We considered as reliable identifications all matches with  ${\cal R} \le$ 3. Given the extent of the radio emission we found ${\cal R} >$ 3 for a number of sources, but we considered them reliable identifications since the optical counterpart falls within the radio isophotes (further details are given in the Appendix).

The reliability (rel) and completeness (comp) of our sample of identified radio sources was tested following the method suggested by de Ruiter et al. (1977). We note that the reliability represents the fraction of true, i.e. non spurious, optical identifications in the sample, while the completeness provides the fraction of true identifications found with respect to the total number of IDs in the sample. For ${\cal R}$ = 3 we found rel = 96.3% and comp = 97.8%; while for ${\cal R}$ = 2 we have rel = 99% and comp = 68.3%. We note that completeness drops considerably going from ${\cal R}$ = 3 to ${\cal R}$ = 2. For this reason, and given the purpose of the present paper (see Sects. 6.1, 6.3, 7.1 and 7.2), we consider ${\cal R}$ = 3 as the most appropriate choice.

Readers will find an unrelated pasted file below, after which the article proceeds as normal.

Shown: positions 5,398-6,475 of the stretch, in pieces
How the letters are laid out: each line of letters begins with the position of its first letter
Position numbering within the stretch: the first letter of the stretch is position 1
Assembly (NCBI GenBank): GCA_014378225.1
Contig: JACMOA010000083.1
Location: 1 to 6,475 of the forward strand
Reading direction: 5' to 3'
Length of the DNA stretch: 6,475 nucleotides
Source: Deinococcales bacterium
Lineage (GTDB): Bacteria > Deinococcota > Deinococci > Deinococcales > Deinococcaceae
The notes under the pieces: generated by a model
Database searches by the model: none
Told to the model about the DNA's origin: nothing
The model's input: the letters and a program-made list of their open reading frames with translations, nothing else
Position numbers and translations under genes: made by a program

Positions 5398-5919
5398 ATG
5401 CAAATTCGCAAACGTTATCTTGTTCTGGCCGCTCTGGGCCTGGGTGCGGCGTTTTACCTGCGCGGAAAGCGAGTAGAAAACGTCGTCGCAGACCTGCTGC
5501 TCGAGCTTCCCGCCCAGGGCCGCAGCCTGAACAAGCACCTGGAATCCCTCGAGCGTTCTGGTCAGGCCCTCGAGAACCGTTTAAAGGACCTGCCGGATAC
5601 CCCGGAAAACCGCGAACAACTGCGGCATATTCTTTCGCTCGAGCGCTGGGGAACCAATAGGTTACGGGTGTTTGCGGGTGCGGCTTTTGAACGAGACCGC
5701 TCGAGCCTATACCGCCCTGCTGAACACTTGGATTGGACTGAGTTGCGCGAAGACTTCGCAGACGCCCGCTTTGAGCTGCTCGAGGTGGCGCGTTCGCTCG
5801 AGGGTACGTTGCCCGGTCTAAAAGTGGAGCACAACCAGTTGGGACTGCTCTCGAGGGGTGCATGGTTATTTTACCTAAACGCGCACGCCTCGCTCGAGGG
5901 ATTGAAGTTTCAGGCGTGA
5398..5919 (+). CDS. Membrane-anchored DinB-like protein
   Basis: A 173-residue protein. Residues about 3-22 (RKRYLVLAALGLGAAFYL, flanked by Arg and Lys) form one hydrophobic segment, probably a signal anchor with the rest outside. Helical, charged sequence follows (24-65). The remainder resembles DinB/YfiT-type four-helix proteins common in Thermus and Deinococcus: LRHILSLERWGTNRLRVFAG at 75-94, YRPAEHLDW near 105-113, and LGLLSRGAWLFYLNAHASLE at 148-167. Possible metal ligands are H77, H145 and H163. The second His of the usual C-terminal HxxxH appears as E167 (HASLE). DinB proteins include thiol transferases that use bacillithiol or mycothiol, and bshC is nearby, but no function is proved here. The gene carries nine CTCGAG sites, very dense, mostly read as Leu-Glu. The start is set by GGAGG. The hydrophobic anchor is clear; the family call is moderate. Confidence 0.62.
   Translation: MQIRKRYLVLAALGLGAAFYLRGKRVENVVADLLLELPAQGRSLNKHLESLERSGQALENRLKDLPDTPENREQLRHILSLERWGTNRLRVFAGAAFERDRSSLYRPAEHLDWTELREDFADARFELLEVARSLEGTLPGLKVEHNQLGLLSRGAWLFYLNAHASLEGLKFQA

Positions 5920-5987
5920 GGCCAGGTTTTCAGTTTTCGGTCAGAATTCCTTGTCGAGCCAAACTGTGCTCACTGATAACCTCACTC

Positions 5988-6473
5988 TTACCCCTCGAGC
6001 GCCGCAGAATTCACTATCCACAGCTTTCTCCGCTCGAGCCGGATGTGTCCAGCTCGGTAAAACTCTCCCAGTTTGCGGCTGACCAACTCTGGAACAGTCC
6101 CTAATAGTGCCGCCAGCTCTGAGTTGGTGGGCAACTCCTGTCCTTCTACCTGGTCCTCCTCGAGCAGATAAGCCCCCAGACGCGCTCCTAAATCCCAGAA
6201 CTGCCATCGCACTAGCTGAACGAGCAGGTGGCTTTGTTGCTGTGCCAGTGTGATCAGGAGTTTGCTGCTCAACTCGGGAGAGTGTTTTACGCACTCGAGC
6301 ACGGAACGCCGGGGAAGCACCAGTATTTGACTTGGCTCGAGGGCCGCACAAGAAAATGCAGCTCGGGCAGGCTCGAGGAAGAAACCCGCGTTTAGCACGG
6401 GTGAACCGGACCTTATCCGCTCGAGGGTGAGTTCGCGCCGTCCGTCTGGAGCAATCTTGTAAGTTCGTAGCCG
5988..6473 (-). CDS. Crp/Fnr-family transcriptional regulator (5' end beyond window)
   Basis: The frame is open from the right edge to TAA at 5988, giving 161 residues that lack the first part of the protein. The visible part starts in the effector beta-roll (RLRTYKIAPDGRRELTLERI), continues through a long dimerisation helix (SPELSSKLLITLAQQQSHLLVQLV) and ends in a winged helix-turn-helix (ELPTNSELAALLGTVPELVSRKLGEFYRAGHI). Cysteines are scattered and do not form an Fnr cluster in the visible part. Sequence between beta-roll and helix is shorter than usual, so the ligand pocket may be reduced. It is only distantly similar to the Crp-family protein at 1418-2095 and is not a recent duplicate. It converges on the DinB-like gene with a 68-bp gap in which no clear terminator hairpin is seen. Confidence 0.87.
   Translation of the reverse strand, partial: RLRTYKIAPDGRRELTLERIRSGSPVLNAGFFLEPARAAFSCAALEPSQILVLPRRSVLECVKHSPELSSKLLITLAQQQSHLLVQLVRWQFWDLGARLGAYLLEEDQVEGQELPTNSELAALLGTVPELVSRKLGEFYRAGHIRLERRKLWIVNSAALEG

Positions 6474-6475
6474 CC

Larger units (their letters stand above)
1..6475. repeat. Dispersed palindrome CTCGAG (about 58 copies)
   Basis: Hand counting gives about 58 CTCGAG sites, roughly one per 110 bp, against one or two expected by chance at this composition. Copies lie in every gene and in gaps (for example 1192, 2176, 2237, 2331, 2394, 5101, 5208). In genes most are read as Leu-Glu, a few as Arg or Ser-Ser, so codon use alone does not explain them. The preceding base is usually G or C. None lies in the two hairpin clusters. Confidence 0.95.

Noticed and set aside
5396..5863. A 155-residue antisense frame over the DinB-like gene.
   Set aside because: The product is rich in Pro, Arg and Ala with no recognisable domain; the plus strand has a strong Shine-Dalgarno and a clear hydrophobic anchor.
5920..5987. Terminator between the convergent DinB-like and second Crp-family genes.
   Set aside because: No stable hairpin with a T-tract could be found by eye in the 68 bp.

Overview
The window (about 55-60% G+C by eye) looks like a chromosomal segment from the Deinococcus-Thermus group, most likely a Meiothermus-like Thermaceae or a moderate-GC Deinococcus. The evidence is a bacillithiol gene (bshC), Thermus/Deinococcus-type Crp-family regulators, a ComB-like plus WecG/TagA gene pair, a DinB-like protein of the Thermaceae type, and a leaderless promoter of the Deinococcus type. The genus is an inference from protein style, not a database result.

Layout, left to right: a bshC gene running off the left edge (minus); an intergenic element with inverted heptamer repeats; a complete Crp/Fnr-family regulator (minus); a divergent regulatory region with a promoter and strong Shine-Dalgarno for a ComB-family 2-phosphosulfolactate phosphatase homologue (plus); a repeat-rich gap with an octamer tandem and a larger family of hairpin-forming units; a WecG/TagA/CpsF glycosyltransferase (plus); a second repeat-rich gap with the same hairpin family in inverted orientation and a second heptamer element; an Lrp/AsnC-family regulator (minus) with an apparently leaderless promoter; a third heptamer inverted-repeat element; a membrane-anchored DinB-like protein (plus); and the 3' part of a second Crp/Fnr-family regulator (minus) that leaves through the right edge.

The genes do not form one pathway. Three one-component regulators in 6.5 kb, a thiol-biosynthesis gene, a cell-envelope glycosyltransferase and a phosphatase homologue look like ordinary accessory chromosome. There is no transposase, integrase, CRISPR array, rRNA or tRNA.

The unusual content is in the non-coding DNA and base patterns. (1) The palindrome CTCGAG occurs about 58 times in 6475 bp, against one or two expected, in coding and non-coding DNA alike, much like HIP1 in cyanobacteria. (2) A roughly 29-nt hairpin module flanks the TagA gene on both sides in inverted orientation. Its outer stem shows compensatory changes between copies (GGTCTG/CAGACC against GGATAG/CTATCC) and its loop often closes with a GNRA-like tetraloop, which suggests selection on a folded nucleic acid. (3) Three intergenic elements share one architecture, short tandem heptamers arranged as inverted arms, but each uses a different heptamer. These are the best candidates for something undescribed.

The list of the radio-optical identification is reported in Table 4, where we give:

Table 4: Optical identifications.

The morphological classification of the optical objects given in Table 4 was done by inspection of the DSS-2 images. The redshift information is taken from Bardelli et al. (1994, 1998b) and Metcalfe et al. (1994).

\par\includegraphics[width=16.2cm,clip]{4086_f2a.eps}\end{figure} Figure 2: 1.4 GHz radio contours of the 14 late-type radio galaxies in A3558-C overlaid on the DSS-2 optical frame. Radio contours are as follows. For J1330-3209: -0.25, 0.25, 0.30, 0.35, 0.50, 1.00, 2.00 mJy b-1; for J1332-3152a: -0.25, 0.25, 0.30, 0.50, 1.00, 2.00 mJy b-1; for J1335-3133: -0.50, 0.50, 0.75, 1.00, 1.50, 2.00 mJy b-1; for all remaining radio galaxies: -0.25, 0.25 0.50, 1.00, 2.00 mJy b-1; the restoring beam is $41.98^{\prime \prime }$ $\times $ $35.13^{\prime \prime }$, PA  $55.7^{\circ }$.